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One of the most beautiful films from this past year.  From Mike Mill's lovely script about his mother to one of the best ensembles this film shows depth in and around the way Mills was raise by a variety of women.  Mills script is incredibly sharp, with pointed love, humor, and sadness. The film uses narration in editing to sharply address the nature of the different people who raise who raise Jaime.  The narration helps you explore context of of the story in a beautiful way to elevate every member of this collective family.  The true standout is Annette Bening. Bening gives one of the best performances of her career, commanding, and rich in ways that rarely gets shown on film.

9-Arrival (directed by Denis Villeneuve) 

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"Villenueve's visual world is beautifully captured by the fantastic Bradford Young (A Most Violent Year, Selma).  Young is a reason this film moves beyond the traditional sci-fi alien picture; he works the camera from different angles and pushes you to see things from different perspectives.  Young's work also adds depth and humanity, and brings about so many emotions, which adds to the power.  Johann Johannsson scored the film and has worked with Villenueve twice before (Prisoners and Sicario) provides lovely and haunting music which enables the journey of Louise to take flight."

10-Everybody Wants Some!! (directed by Richard Linklater)

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Who are we? what defines the trajectory of our experiences as young adults? Richard Linklater frames his story around a men's baseball team, their penchant for women (although this is one of the most homoerotic films I have ever seen), beer, and constantly talking about baseball. Every time these young men go to a different bar, they wear a different outfit, whether that be cowboy boots, or just their natural feathered hair and fancy shirt in order to fit the milieu. Jake (Blake Jenner) takes center stage as a new freshman on the team, who provides guidance on understanding the way male identity takes hold.

11-Cameraperson (directed by Kirsten Johnson) 

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Johnson has worked doing the cinematography for numerous documentaries, and this in a way in the autobiography of her experience with these different people she has interacted with, and the personal experiences.  Woven through stories about a young pregnant teenager, men investigating a murder, a family she connects with, a young boy partially blinded by war, and many more stories we see intersections of Johnson's own life with her daughters and her mom who suffered from Alzheimer's.  Johnson tells her story, and the story of others with beautiful poetry.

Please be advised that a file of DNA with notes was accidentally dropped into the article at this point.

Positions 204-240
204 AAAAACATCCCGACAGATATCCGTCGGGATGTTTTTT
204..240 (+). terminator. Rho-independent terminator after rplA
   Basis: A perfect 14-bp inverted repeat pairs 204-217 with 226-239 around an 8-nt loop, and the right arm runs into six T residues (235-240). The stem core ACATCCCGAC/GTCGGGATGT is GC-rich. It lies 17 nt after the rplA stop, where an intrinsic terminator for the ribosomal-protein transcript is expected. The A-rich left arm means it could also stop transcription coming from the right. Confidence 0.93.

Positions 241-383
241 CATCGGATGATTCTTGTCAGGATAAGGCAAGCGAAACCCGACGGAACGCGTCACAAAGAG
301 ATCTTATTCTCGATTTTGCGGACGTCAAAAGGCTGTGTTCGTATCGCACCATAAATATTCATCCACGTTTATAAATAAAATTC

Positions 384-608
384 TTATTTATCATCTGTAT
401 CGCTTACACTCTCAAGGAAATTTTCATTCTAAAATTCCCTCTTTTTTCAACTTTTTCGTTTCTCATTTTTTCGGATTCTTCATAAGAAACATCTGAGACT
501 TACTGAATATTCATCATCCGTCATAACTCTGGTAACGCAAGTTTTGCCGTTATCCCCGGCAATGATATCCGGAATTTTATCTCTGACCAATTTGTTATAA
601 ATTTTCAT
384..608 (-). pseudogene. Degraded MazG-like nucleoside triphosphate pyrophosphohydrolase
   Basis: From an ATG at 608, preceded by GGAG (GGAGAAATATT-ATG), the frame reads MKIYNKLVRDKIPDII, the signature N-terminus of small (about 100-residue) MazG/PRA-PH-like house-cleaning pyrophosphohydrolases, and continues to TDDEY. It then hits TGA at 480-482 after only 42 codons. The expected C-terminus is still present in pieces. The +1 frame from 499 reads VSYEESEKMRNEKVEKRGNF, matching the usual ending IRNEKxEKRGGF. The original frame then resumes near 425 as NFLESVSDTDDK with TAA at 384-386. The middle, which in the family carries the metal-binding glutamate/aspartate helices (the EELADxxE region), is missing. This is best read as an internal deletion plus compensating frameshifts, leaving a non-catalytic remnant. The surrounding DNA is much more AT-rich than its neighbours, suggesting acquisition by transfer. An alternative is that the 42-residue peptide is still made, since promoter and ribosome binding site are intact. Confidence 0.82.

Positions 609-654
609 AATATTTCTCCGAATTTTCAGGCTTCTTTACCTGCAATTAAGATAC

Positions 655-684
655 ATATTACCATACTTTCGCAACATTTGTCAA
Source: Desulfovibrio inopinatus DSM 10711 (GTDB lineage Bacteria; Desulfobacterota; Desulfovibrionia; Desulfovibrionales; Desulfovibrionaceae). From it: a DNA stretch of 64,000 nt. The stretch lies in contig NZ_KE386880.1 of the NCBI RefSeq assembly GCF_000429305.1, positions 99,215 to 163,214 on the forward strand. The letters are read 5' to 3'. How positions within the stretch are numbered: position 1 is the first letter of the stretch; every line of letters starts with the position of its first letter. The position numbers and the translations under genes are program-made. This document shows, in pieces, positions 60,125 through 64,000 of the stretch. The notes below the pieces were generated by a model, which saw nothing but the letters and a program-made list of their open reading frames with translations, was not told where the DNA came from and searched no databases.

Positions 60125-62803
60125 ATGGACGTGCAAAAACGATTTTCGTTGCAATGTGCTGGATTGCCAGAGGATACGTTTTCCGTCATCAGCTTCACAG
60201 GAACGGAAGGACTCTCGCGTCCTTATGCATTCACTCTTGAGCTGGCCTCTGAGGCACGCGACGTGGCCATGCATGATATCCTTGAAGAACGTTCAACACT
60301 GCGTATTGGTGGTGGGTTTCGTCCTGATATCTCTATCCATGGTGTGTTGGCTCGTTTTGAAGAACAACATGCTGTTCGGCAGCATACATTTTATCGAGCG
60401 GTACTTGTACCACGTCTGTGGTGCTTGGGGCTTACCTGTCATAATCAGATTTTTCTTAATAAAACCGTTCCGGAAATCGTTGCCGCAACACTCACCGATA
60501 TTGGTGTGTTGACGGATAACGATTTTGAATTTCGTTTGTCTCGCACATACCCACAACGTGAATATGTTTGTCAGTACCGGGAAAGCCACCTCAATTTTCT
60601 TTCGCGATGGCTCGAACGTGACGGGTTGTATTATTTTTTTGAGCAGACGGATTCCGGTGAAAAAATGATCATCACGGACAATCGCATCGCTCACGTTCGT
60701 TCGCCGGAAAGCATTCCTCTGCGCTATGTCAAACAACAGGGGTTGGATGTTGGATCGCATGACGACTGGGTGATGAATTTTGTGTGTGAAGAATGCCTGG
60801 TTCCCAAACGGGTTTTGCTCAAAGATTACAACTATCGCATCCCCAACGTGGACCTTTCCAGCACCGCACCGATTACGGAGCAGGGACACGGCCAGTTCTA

12-The Fits (directed by Anna Rose Holmes)
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What does it mean to fit in and how does a person understand their own interests and what that means?  The Fits from Anna Rose Holmer (another feature debut) is one of the most mesmerizing films from 2016.  Watching Royalty Hightower as Toni navigate her new found interest in dance, which flows into her journey of understanding her development is stunningly shot, and the score sets this a part from numerous films.  The Fits is a must see film, an absorbing beautiful story that should not be missed.

13-Hell or High Water (directed David Mackenzie)

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As our United States deals with economic hardships, there are few films that have explored this concept.  High Water delves deep into a tale of two brothers willing to rob banks in order to set themselves and their family up for success.  The script from Taylor Sheridan is another strong original work, that blends humor, despair in a beautiful way.  Sheridan along with Director David Mackenzie transport you into a world where the law, morality, and survival blend to tell the story of people trying to get by, and live.  

14-Elle (directed by Paul Verhoeven) 

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Elle is a fascinating pyschological exploration Michele Leblanc (Isabelle Huppert) who is sexually assaulted at the beginning of the film.  Michele is a fascinating woman she is sleeping with her ex-husband while also taking part in an affair, and is a high level executive at video game company which creates games that perpetuate gender stereotypes, violence, and many other themes.  Elle also intersects past indelicacies and in religion in interesting ways to codify the cultural understanding of everyone involved. The fascinating nature of the film stems mostly from Huppert's performance, and in many ways she is commanding the screen, and direction.